A northern odyssey



The Uptown Parthenon is a busy place. On weeknights, when many restaurants lose money, the Uptown is packing them in. A cacophony of sounds greets you at the door: the clatter of silverware against thick china, Greek music, families catching up on the day’s news, girlfriends just catching up and shouts of “Opa!” On a Thursday, we asked for a seat in the smoking section, thinking it might be quieter. And it was, a little.

The Uptown Parthenon is a six-year-old spin-off of the New Parthenon restaurant in Greektown. Explaining the popularity of the Uptown, co-owner Polyvios Panagopoulos says, “The neighborhood approves of our restaurant, and the neighbors make it their home.”

It was a second-generation Greek immigrant, Sophie, who turned me on to the Uptown Parthenon. “I don’t go out for Greek food; if I want to eat Greek, I come here,” Sophie said, nodding toward her mother’s kitchen. But recently her father was ill and would not eat the hospital food; he regained his appetite when Sophie brought shish kebob from the Uptown Parthenon.

The menu doesn’t pretend to be the world’s most authentic — you can order a hamburger or a slab of ribs, wing dings or chicken tenders — but it does include some unusual dishes, such as baby octopus in a wine sauce. Reganato, loin of lamb baked in wine, olive oil and oregano, is another specialty. The best seller is lamb shank simmered in a tomato sauce. It is falling-off-the-bone tender without a trace of fat, and it’s offered with several different sides — roasted potatoes, rice pilaf, pasta or just vegetables. (Tip: vegetables tend to be cooked to that falling-off-the-bone stage, too, but you can ask to have them steamed.)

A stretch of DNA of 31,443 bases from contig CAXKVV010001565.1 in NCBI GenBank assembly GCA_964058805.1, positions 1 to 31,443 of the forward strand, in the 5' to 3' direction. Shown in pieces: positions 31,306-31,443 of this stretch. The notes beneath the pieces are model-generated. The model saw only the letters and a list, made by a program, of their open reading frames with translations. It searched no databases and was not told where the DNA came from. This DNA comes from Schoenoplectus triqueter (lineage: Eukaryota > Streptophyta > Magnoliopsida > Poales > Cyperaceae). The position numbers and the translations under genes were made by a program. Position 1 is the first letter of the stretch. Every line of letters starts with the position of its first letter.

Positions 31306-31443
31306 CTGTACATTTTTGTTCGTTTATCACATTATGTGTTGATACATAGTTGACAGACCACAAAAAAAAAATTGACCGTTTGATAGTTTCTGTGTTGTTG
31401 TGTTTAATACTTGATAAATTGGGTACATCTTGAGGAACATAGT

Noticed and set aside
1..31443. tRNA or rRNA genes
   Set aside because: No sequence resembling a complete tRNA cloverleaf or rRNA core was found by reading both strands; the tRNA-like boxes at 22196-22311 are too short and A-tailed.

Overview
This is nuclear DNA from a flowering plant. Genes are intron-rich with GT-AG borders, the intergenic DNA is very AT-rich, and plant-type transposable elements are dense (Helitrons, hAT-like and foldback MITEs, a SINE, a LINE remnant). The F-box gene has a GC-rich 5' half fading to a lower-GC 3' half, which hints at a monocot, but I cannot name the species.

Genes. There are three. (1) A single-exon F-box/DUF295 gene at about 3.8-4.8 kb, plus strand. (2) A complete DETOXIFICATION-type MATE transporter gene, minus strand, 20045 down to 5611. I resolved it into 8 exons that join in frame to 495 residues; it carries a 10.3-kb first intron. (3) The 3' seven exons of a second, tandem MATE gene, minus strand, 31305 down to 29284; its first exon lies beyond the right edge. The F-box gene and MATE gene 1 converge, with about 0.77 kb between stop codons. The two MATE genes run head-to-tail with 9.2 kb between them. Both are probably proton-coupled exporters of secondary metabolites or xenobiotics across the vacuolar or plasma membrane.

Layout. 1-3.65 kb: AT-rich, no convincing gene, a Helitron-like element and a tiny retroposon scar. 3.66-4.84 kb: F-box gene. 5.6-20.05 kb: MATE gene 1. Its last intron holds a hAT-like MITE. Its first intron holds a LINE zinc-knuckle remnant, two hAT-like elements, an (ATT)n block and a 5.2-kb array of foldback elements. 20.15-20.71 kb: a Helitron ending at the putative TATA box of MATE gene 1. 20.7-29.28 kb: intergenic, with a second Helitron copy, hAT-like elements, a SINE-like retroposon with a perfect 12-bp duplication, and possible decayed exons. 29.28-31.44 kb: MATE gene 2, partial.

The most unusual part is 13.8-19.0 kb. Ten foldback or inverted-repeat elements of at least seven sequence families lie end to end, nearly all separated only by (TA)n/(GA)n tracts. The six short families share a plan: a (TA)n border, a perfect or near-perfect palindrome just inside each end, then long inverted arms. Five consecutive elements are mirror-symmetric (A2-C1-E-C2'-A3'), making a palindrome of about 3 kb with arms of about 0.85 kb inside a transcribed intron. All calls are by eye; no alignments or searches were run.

Polyvios recommends a weekly special that you will not find elsewhere: exihiko, lamb shank wrapped in parchment with vegetables, spices and lots of garlic. There are different specials every day of the week.

We began with an antipasto platter that included tarama (caviar in whipped potatoes), melitzanosalata (eggplant blended with onions and garlic) and sageki (yogurt with garlic, cucumbers and celery — our hands-down favorite) along with olives, stuffed grape leaves, beets and feta cheese.

If you make moussaka at home, you will most likely use every pot and pan in the house and spend half a day in the effort. The Uptown’s moussaka is delicious with ground beef and lamb, nicely spiced and mixed with feta cheese, then layered with eggplant and topped with a béchamel sauce that is gloriously puffy when it comes out of the oven.

For grazers, there are lots of combination dishes offering “a cube of shish kebob” or a solo stuffed grape leaf along with small servings of entrées such as moussaka, spinach pie or pastitsio (similar to moussaka, substituting baked macaroni for eggplant).

Stuffed grape leaves are served two ways: with the usual tomato-onion sauce over rice, or with a deliciously rich lemon-egg sauce. If you’ve never tried them with the lemon sauce, put it on your to-do list.

Describing the desserts, our server said, “A Greek lady comes in every morning to make them.” We settled on bougatsa, a custard-filled pastry. The custard was stiffened with farina, which kept it from turning the crisp and flaky phyllo into something resembling a wet sponge. It was wonderful. Also recommended: the Parthenon cake, sponge cake layered with custard and pineapple, soaked with cognac syrup and frosted with whipped cream sprinkled with cinnamon.

Open daily for lunch and dinner. Full bar.

Elissa Karg dines for Metro Times. E-mail letters@metrotimes.com.

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